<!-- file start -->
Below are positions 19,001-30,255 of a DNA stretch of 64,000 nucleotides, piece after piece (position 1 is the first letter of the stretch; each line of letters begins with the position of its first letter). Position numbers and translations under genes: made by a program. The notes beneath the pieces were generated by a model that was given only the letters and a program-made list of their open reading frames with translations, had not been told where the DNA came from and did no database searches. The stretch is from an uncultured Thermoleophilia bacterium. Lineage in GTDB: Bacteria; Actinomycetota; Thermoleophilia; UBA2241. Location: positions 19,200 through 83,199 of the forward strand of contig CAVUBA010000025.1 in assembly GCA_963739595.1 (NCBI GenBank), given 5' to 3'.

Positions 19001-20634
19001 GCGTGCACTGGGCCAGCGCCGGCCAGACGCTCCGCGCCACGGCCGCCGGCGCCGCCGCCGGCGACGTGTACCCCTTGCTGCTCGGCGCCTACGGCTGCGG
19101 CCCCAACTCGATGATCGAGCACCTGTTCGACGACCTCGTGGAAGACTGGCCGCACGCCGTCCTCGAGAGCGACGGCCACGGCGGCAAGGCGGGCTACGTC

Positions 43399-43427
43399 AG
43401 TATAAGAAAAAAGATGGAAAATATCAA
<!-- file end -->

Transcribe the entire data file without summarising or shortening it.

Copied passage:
Below are positions 19,001-30,255 of a DNA stretch of 64,000 nucleotides, piece after piece (position 1 is the first letter of the stretch; each line of letters begins with the position of its first letter). Position numbers and translations under genes: made by a program. The notes beneath the pieces were generated by a model that was given only the letters and a program-made list of their open reading frames with translations, had not been told where the DNA came from and did no database searches. The stretch is from an uncultured Thermoleophilia bacterium. Lineage in GTDB: Bacteria; Actinomycetota; Thermoleophilia; UBA2241. Location: positions 19,200 through 83,199 of the forward strand of contig CAVUBA010000025.1 in assembly GCA_963739595.1 (NCBI GenBank), given 5' to 3'.

Positions 19001-20634
19001 GCGTGCACTGGGCCAGCGCCGGCCAGACGCTCCGCGCCACGGCCGCCGGCGCCGCCGCCGGCGACGTGTACCCCTTGCTGCTCGGCGCCTACGGCTGCGG
19101 CCCCAACTCGATGATCGAGCACCTGTTCGACGACCTCGTGGAAGACTGGCCGCACGCCGTCCTCGAGAGCGACGGCCACGGCGGCAAGGCGGGCTACGTC

Positions 43399-43427
43399 AG
43401 TATAAGAAAAAAGATGGAAAATATCAA